A Common Osteoporosis Drug Protects Bone Marrow Stem Cells from DNA Damage


A commonly used treatment for osteoporosis can protect stem cells in bone from the ravages of aging, according to a new study from the University of Sheffield.

Ilaria Bellantuono and her colleagues have discovered that zoledronate can extend the lifespan of bone marrow mesenchymal stem cells by reducing the degree of DNA damage experienced by these stem cells.

As stem cells age, they accumulate DNA damage, and this seems to be one of the most important mechanisms of aging. DNA damage can cause stem cells to lose their capacity to maintain tissues and repair them when those tissues are damaged. This new research from Bellantuono’s laboratory shows that zoledronate can protect mesenchymal stem cells from DNA damage, which enhances their survival and maintains their function.

According the Professor Bellantuono, “The drug enhances the repair of the damage in DNA occurring with age in stem cells in the bone. It is also likely to work in other stem cells too.”

She continued: “This drug has been shown to delay mortality in patients affected by osteoporosis but until now we didn’t know why. These findings provide an explanation as to why it may help people to live longer.

“Now we want to understand whether the drug can be used to delay or revert the aging in stem cells in older people and improve the maintenance of tissues such as the heart, the muscle and immune cells, keeping them healthier for longer.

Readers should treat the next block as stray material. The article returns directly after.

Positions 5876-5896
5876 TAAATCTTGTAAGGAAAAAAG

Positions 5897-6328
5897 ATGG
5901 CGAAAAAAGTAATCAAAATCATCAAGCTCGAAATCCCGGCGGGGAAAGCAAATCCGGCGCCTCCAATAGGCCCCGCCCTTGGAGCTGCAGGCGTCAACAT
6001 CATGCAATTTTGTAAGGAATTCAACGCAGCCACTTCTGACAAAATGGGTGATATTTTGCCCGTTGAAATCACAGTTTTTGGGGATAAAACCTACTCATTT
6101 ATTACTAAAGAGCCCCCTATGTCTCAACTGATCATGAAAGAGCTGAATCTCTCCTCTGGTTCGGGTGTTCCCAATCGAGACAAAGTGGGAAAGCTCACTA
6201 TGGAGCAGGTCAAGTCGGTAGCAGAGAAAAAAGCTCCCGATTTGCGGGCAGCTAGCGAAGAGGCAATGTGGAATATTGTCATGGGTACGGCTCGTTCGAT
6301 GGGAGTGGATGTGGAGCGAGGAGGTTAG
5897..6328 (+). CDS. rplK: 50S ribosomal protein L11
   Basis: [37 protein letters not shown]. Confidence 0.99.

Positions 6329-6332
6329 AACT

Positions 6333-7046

“We want to understand whether it improves the ability of stem cells to repair those tissues after injury, such as when older patients with cancer undergo radiotherapy.”

Almost half of elderly patients over 75 years of age have three or more diseases at the same time, such as osteoporosis, diabetes, cardiovascular disease, infections, and muscle weakness. However, work like this suggests that drugs like zoledronate could be used to treat, prevent or perhaps even delay the onset of such diseases.

Dr Bellantuono added: “We are hopeful that this research will pave the way for a better cure for cancer patients and keeping older people healthier for longer by reducing the risk of developing multiple age-related diseases.”

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mburatov

Professor of Biochemistry at Spring Arbor University (SAU) in Spring Arbor, MI. Have been at SAU since 1999. Author of The Stem Cell Epistles. Before that I was a postdoctoral research fellow at the University of Pennsylvania in Philadelphia, PA (1997-1999), and Sussex University, Falmer, UK (1994-1997). I studied Cell and Developmental Biology at UC Irvine (PhD 1994), and Microbiology at UC Davis (MA 1986, BS 1984).